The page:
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Pete McCrary

"Catnip" -- a Two Paw 7 . .

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I believe every word you spoke about installing the fendering.
Be prepared to change your mind about towing. It's been known to happen.

Winge in yard 010.jpg

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Considering towing -- first I have to get the little boat onto the big boat.  Although each half is only a little over 30 lbs -- each not having "handles," it's not easy to lift either over Chessie's cockpit coaming and into the big boat.  So, here's my design concept.

 

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The problem -- a tall guide-on in the way.  And the coaming about chest-high.

 

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Temporarily remove the guide-on and make a wooden extension.  Fabricated a cedar board with a channeled "leg" to be strapped to the wooden extension of the guide-on.  The underside of the aft end of the cedar board is resting on the coaming.

 

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The loading board firmly in position.  The forward end has notches that rest over the toe-rail and dodger coaming on the cabin roof.

 

Now I still need a simple lifting rig so that (without any help) I can get each half of the nesting dinghy onto the bridge deck.  Here's my idea -- a couple of hooks cut from 1/2" ply made to fit over the gunwale and bumper.  Here's a gross sketch:

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Next, I'll figure out a way loop the pair over a one-half boat with its interior facing away from me and the bottom facing me & it's centerline horizontal, I'll then place the hooks over the lower gunwale and raise (by pulling up on lines rigged to the hooks) the half-boat so that the [upper gunwale] will go up and over the loading board and onto the bridge deck.

 

Do you think i can make it work OK as a practical matter?  I'm going to give it a try.  SUGGESTIONS WELCOME !!

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Attached is a sketch of the design concept showing relative positions of trailer, big-boat, a half-boat and the loader (approximately to scale).

 

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I'll need one hook and approximately 10 feet of large diameter line (for easier purchase).  The loading board will already be in place.  Its high [fwd] end will be a little over 5' 2" high (and lower [aft] end) about 4' 3" high.  The trailer fender is about 26" high.  Standing close to the FWD half-boat (bow to the left) I'll raise it about 26" and rest its lower gunwale on the fender while gently pushing it against the loading board.  At that point its "tipping point" will only need to be raised another 12" or so.  By raising the half-boat (while simultaneously pushing against it) to its tipping point -- it can then be rotated over the edge of the loading board and onto the bridge deck.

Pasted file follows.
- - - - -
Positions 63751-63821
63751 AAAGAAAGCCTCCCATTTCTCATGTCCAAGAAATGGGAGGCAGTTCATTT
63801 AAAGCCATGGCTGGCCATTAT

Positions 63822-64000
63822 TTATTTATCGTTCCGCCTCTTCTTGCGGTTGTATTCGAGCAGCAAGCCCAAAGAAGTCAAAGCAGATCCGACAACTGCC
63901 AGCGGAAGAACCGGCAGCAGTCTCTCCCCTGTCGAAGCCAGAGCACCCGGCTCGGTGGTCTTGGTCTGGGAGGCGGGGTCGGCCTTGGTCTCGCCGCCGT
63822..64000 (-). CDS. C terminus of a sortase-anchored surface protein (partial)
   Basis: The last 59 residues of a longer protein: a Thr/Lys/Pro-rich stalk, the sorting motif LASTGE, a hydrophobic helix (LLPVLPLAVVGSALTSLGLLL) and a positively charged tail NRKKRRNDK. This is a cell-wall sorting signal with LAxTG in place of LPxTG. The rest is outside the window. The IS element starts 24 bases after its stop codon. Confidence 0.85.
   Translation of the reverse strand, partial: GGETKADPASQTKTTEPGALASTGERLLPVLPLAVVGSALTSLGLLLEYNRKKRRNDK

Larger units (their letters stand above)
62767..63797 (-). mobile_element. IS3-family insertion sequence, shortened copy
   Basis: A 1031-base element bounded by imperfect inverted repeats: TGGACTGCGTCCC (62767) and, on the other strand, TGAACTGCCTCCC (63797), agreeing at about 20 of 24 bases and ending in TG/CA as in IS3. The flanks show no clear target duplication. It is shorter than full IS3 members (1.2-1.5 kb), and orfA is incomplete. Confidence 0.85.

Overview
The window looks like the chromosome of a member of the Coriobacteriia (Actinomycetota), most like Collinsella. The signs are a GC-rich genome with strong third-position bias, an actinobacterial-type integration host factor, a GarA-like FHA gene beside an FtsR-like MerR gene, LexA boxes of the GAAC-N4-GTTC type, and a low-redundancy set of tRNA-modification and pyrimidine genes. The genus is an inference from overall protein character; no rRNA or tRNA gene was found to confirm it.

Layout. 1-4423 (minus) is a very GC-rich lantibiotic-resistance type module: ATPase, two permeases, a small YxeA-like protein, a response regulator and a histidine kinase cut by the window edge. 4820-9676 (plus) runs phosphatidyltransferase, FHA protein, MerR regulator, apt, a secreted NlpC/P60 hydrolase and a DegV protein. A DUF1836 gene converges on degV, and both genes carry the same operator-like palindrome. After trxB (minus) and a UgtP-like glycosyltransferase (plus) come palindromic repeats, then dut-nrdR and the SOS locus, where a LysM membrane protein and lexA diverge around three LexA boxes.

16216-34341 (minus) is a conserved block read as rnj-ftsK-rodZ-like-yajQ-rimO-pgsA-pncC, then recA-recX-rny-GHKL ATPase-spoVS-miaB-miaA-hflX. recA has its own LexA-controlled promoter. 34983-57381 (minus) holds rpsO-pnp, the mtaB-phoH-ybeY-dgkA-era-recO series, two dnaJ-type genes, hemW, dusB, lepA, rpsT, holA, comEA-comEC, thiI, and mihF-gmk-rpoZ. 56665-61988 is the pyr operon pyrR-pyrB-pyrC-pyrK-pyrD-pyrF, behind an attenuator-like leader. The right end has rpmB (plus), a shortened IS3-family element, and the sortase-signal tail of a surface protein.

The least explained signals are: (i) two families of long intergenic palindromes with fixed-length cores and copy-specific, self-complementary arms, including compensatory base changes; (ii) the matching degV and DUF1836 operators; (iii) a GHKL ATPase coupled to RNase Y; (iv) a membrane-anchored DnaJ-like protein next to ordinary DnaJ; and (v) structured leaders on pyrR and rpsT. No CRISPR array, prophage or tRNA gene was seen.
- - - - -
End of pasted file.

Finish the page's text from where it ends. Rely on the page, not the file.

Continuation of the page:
The AFT half-boat is loaded the same way (but transom to the left).  Once over the tipping point, instead of sliding it onto the bridge deck, it is placed over the top of the FWD half-boat.  Then remove the lifting rig and adjust the two half-boats so that they nest comfortably.  They are very closely restricted (fore & aft) by the mizzen mast and cabin bulkhead -- and need only be tied down restricting verticle & side-to-side movement.

 

Unloading should be close to a reverse of the loading procedure.

 

DOES ANYONE think that I can MAKE THIS WORK SOLO?  Comments, suggestions, WELCOME.

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I might think about lifting the dinghy (half) over the lowest point of the coaming then bringing it forward on its side along the seat to get it in position.  Maybe even over the transom. I’m suggesting this without knowing the layout of any obstacles such as trailer fenders, etc. It’s usually easier to move something when you get it at your own level.

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Pete-  now you’ve got me thinking about my Two Paw 8.  The plan is to have it in the bed of my pickup truck.  Now I’m wondering about that first lift— the bow section out of the stern section, while it’s still in the truck.  That’s gonna be interesting.

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Don -- It takes a lot of thinking and trial-erra-try-again & again to "get-it-right."  Or something close to it.  My concept of the hook & rope rig is going to work out -- but it needs a better understanding and somelot refinements.  Lifting the bow-half out of the stern-is much easier than lifting the stern-half off of the bow-half.  If you have the space (overhead), it's easier to first tilt them (while nested) up with the nesting bulkheads down and level.  Then the bow-half can easily be slid out of the stern-half.

 

This weekend I'll try various improvements and post resulting photos.

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